We performed a left common femoral-right iliac vein bypass with and externally supported ePTFE 10 mm graft and right iliac vein was exposed with a transverse incision and retroperitoneal exposure. The postoperative period was complicated with pneumonia which resolved with intravenous antibiotics, low molecular weight heparin was initiated 24 hours after surgery and bridged to warfarin 3 days later maintaining international normalized ratio therapeutic range of 2–3 during follow-up. Additionally, wound care was done by nurses in our wound clinic. The patient was discharged with warfarin and compressive bandage two months after surgery. During follow-up the ulcer decreased in size, granulation tissue appeared (Fig. 2). At 12 months, the Doppler ultrasound showed patent bypass (Fig. 3), and she is scheduled for skin grafting.


Chronic outflow obstruction can have a thrombotic or a non-thrombotic etiology, such as extrinsic compression related to malignant or anatomic variants like May-Thurner syndrome [1,6]; COO can cause symptoms like limb swelling, venous claudication and ulceration in rare cases [7] and result in disability if left unattended [8]. Tobacco abuse, previous DVT and obesity are considered risk factors for PTS [8]. In the case here presented, the patient had a history of extensive DVT. It has been reported that only 20%–30% of iliac vein thrombi fully recannalyze with anticoagulation therapy [9]. Patients with ulcers greatly benefit from interventions to recannalyze venous obstruction improving their quality of life [10]. There are 2 main types of treatments for chronic venous obstruction; endovascular therapy and open surgical venous reconstruction. Endovascular treatment is considered the method of choice in proximal and short iliofemoral obstruction because this is a safe and minimally invasive technique [6,9]. In a study performed by Neglén et al. [11] in which his group studied a total 982 limbs that had been endovascularly treated for chronic lesions in the femoroiliocaval system, the authors found that primary patency and secondary patency were 67% and 93%, respectively after 72 months of follow-up. Furthermore, it has been reported to have better results when used to treat non-thrombotic venous obstruction while being expensive and less successful if used in patients with long femorocaval or iliocaval obstructions [9,10]. For some patients open surgical or hybrid reconstructions are the optimal option of treatment. Surgical reconstruction nowadays is rarely performed and is left by clinicians as a last resort if endovascular procedures fail, if it is not feasible due to economic problems, however, this procedure may be the only option for some patients. Open venous reconstruction for iliofemoral or inferior vena cava obstructions have been reported to offer a 3-year primary and secondary patency rates of 54% and 62%, respectively [8]. Previous reports documented these patency rates in patients anticoagulated with warfarin, and this is why those patenty rates are elevated with the new oral anticoagulants. It is known that greater saphenous vein (SV) had better patency than PTFE [8]. Among surgical options, the Palma-Dale procedure is the first option to consider in patients with unilateral iliac vein occlusion with reported patency rates of 83% after 4 years of follow-up using the autologous SV [8,10]. In patients with small or diseased SV, graft material is an optimal option. PTFE is considered the preferred conduit for the reconstruction of femoral, iliocaval or caval obstructions while autologous saphenous veins are unavailable [7]. Jost et al. [8] reported in 2001 acceptable secondary patency rate of 13 iliocaval bypass grafts at 2 years of 54% also 64% of patients noted clinical improvement demonstrating that venous graft bypass is feasible, secure and adequate. The use of an arteriovenous fistula is still controversial, some arguing better graft flow and others worse survival [8,9]. Graft surveillance should be done with duplex ultrasound at 3, 6, and 12 months postoperatively and then every 6 months for life [8].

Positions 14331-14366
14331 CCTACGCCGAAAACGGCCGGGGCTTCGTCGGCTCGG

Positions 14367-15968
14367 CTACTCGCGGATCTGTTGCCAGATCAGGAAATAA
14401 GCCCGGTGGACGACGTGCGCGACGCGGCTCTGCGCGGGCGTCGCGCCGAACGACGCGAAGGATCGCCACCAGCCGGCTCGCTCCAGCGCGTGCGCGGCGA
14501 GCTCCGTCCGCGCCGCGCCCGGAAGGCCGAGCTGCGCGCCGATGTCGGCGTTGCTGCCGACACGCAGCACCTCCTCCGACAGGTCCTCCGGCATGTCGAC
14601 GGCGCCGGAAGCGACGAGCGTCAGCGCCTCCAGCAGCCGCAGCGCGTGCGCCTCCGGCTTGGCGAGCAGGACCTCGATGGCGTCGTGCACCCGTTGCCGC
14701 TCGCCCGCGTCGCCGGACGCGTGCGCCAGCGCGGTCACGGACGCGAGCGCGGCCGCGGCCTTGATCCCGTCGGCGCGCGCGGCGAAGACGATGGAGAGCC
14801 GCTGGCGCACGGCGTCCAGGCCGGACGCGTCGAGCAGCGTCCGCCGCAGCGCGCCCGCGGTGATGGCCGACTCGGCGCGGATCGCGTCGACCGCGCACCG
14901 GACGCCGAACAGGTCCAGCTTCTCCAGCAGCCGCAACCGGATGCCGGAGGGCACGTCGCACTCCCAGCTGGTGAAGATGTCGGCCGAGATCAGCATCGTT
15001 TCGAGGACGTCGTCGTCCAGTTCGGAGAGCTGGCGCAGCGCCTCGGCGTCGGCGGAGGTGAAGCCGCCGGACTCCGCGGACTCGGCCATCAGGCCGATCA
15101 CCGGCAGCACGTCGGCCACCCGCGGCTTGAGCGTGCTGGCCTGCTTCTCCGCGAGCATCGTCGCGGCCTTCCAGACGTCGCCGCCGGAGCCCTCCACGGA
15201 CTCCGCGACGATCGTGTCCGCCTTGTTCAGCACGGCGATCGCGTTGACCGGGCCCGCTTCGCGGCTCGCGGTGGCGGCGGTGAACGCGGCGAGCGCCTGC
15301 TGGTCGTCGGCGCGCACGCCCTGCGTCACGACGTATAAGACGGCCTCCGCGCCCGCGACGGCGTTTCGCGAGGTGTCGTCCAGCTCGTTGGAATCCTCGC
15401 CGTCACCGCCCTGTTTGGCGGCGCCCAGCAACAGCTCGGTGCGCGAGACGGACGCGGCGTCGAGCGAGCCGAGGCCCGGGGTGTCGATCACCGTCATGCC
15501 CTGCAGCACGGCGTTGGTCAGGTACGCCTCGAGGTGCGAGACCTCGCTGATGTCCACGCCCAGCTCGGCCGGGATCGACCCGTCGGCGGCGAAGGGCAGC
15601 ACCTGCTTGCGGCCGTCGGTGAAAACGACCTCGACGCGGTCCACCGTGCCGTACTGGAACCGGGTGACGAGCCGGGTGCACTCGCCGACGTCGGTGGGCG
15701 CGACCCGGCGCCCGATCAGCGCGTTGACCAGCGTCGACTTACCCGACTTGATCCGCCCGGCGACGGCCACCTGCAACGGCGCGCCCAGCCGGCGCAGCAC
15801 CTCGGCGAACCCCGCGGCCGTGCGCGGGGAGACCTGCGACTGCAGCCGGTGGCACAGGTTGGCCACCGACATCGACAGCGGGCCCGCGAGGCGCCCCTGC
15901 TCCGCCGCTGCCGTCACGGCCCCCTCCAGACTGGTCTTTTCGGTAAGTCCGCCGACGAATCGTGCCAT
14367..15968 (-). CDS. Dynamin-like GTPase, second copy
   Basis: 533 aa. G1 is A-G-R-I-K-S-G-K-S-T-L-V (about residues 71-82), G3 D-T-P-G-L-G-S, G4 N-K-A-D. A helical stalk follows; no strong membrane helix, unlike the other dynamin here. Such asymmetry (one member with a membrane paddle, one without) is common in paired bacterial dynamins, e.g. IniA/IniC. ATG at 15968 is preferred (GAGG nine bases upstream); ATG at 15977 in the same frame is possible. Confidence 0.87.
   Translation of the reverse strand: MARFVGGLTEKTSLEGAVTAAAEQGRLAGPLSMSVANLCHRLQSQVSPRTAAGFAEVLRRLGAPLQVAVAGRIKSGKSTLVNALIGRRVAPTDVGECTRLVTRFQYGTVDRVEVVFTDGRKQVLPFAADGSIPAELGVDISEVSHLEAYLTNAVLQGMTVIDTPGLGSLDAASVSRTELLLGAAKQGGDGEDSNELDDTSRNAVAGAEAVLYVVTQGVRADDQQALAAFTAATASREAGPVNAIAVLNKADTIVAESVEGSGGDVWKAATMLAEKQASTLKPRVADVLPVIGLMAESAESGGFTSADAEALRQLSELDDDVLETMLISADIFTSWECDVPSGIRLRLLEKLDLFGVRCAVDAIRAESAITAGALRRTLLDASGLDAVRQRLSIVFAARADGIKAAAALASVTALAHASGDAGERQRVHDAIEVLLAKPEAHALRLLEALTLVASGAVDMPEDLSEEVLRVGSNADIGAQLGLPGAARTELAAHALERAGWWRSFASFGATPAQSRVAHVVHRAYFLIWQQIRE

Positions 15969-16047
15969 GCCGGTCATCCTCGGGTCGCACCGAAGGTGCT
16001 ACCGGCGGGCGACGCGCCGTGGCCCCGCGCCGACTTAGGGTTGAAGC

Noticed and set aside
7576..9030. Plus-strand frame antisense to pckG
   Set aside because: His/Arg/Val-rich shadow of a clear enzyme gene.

In conclusion, iliofemoral venous bypass is a feasible and effective treatment option for severe PTS patients to improve the wound healing and quality of life.

Fig. 1. Ascending venogram shows chronic left iliofemoral vein complete obstruction, draining through pelvic collateral.
Fig. 2. (A) Preoperative circumferential calf ulcer with fibrin and necrosis. (B, C) Ulcer after surgery and wound care at 5 and 10 months of follow-up respectively with re-epithelialized and granulation tissue.
Fig. 3. Ultrasound images of iliofemoral bypass. (A) Patent iliofemoral bypass (white arrows). (B) Doppler ultrasound of patent distal anastomosis in iliac vein (white arrow).